Digital scholarship recognition – the debate

So, I was the invited keynote debater at this year's EdMedia conference in Lisbon. I had ten minutes to put my case in favour of the following motion:

"This house believes that in the next decade, digital scholarship (in open journals, blogs, and social media) will achieve the same status in academic settings as traditional scholarship"

My (poor quality, one take audio) slidecast is below.

My argument was that there are a number of converging pressures which will make recognition inevitable. These were:

1) Impact

2) Efficiency

3) Efficacy

4) Complementarity

5) Institutional benefit

6) Variety

7) Human factors

Antonio Figueiredo put the opposing motion, and Paulo Simoes captured it in everyone's (well AJ Cann's anyway) new favourite tool, ScoopIt. We ended up kind of agreeing that it would happen, but Antonio suggested it would take longer than ten years. He pulled a nice trick here inviting the audience to close their eyes and picture their university ten years ago, 'was it really so different?' he asked. He must have struck a chord with this as the no vote won the day.

Chatting to people afterwards the sentiment seemed to be that they thought it would happen, and indeed, should happen, but they were generally pessimistic about the ability of universities to change to accommodate it. I've got to say I find this kind of depressing if it turns out to be true. I'd have preferred it to be rejected because people felt it abandoned core scholarly principles or something. But to think that despite us all thinking it's a good idea, an entire decade is still not long enough to bring about a modest change in university recognition processes? If true, one wonders how displaced from society unis will look in ten years' time.

Or is that just sour grapes because I lost?

5 Comments

  1. I go though alternating phases of optimism and pessimism about “progress” in higher education. I suspect Universities are mirroring societal changes more than the used to (the ivory tower is pretty much gone), which is a depressing thought. I need to join some other sort of (non-religious) priesthood. Maybe that’s what this web 2.0 thing is really all about.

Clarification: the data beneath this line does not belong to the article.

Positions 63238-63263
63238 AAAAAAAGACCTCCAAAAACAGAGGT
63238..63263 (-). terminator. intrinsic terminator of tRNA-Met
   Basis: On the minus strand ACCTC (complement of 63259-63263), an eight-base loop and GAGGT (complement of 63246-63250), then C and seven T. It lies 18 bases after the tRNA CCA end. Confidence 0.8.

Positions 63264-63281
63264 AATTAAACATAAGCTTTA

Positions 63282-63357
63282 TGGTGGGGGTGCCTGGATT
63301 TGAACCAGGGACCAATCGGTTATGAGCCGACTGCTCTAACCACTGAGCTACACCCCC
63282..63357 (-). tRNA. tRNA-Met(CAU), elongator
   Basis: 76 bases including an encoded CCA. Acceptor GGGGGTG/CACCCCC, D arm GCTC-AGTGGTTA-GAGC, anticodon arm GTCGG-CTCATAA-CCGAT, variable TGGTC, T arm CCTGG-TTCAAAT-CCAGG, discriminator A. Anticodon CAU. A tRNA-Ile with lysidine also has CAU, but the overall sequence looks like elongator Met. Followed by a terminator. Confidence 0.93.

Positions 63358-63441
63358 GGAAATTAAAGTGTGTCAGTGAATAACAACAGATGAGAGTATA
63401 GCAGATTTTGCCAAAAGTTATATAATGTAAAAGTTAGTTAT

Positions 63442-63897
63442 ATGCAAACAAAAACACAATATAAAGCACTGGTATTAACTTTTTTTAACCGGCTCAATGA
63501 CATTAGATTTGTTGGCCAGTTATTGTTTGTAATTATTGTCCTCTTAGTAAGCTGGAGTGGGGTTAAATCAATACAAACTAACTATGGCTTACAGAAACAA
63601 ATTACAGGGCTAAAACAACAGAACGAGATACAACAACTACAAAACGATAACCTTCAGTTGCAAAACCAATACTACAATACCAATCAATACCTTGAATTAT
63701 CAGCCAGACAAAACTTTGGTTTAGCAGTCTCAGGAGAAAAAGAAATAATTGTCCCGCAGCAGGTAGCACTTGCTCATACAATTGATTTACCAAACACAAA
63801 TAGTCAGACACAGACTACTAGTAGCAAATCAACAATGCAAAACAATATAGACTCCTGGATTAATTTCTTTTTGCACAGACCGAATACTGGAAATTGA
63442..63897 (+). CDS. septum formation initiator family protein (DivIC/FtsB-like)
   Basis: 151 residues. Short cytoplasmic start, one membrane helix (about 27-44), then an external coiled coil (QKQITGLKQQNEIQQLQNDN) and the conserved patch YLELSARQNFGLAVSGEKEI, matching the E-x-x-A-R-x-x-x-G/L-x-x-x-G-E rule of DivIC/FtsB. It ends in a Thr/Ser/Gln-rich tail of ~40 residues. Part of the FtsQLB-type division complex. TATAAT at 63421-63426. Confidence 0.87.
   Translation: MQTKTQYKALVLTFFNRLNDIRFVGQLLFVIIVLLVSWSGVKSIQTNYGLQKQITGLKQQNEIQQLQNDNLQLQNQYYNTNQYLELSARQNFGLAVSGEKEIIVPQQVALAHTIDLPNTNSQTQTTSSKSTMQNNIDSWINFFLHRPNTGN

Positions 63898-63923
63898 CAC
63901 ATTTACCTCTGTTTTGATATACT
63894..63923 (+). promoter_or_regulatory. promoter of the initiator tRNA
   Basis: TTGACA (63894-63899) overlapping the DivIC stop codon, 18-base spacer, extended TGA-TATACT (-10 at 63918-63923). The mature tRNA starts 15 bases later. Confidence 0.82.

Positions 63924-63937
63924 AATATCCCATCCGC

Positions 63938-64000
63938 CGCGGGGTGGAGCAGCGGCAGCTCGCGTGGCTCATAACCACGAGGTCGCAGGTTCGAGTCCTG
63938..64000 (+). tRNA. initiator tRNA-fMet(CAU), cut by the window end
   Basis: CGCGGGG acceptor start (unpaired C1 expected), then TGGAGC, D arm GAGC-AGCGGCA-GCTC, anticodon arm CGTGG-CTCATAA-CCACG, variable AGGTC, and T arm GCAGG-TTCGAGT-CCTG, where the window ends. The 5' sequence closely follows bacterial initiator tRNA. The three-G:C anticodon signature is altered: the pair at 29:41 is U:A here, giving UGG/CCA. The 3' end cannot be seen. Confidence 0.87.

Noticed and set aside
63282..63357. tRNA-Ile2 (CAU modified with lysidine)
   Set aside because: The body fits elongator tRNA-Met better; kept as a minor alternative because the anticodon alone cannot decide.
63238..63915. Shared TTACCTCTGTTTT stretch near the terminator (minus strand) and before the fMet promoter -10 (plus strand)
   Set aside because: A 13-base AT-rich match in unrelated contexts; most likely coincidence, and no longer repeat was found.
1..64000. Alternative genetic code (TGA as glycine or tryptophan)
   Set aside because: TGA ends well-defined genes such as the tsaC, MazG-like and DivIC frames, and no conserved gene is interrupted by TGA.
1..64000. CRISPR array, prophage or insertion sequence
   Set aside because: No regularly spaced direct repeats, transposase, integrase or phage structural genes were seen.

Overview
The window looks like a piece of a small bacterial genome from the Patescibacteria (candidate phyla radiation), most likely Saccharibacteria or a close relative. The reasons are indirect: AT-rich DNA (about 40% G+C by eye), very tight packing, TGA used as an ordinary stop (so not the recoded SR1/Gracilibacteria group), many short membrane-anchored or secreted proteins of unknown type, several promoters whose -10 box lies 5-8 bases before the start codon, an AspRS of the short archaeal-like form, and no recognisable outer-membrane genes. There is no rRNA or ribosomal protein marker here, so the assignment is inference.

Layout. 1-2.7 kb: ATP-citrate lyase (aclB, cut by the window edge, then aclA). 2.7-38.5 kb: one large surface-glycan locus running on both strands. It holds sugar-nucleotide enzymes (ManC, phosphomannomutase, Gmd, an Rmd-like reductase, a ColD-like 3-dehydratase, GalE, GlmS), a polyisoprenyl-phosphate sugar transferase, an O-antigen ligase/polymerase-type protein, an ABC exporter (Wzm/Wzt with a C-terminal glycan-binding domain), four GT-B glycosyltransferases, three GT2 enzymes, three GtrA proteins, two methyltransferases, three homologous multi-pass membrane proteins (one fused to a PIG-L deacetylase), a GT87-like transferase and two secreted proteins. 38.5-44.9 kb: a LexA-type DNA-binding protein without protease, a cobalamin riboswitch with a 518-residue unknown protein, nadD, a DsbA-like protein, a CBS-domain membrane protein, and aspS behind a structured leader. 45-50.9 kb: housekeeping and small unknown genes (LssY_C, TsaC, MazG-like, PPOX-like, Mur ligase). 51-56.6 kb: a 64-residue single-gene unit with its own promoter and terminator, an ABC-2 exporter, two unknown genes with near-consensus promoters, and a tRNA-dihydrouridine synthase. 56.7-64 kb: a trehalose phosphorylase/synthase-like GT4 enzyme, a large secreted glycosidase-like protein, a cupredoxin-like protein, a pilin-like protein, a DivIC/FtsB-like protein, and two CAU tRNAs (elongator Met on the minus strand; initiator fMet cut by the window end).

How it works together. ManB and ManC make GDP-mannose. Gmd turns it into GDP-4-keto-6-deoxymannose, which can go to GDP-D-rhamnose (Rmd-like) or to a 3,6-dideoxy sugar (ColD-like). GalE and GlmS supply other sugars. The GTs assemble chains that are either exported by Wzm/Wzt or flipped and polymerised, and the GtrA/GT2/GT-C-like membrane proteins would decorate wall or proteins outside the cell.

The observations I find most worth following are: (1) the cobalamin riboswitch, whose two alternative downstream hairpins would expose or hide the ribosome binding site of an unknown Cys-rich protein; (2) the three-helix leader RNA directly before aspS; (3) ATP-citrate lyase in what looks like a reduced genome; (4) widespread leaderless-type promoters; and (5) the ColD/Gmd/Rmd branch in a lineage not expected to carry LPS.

2. I must say I share the skepticism of the audience. 10 years is a relatively short time in the live of a federated institution such as the university system. There are too many preconceptions not just on the part of the universities and academics themselves but also students, parents and employers. But the changes could be quicker if some of the brand name players (Oxbridge, Harvard, etc.) would get ahead of the game. Also, the research assessment exercise and its equivalents would need to extricate themselves from their well-meaning delusion of value.
    Also there are still some technical issues to be resolved. I suggested a solution here: http://researchity.net/2010/07/08/federated-academic-identity.

  3. Pepsmccrea says:

    Adapting to a new environment is tough for organisations that have a sense of academic rigor on systems that inhibit revolutionary change. It will be interesting to whether the current political climate will actually facilitate new structures (private and smaller Universities) that are more adaptable, perhaps through a ruthless focus on perceived ‘customer demand’?
    I think you were robbed. The 10 years previous argument is very crafty but essentially an abuse of logic!

  4. I agree the earlier commentators. Particularly AJ Cann as I too go through alternate bouts of pessimism and optimism about changes to higher education over the next ten years. At the moment I’m looking vainly for signs of change but I’m really not seeing anything. This particularly true in relation to the recognition of digital scholarship.
    Incidentally I am about to start putting my Klout and PeerIndex scores on my CV but I expect it will be a completely meaningless gesture. I don’t have a PhD you see.
    Cheers
    Mark

  5. it just reflects the slow pace of the institution and the structures and rules it is based on. It also reflects ‘accommodation’ and the need to perpetuate tradition. It is no less a disguised fight about preservation of prestige…. oh I could go on and on!
    Change has never come easy and in this instance it is a case to say that Universities have still not received the postcard! We have witnessed a ‘professionalization’ of HE but I’m still waiting for its modernization. Those are two diff ‘beasts’

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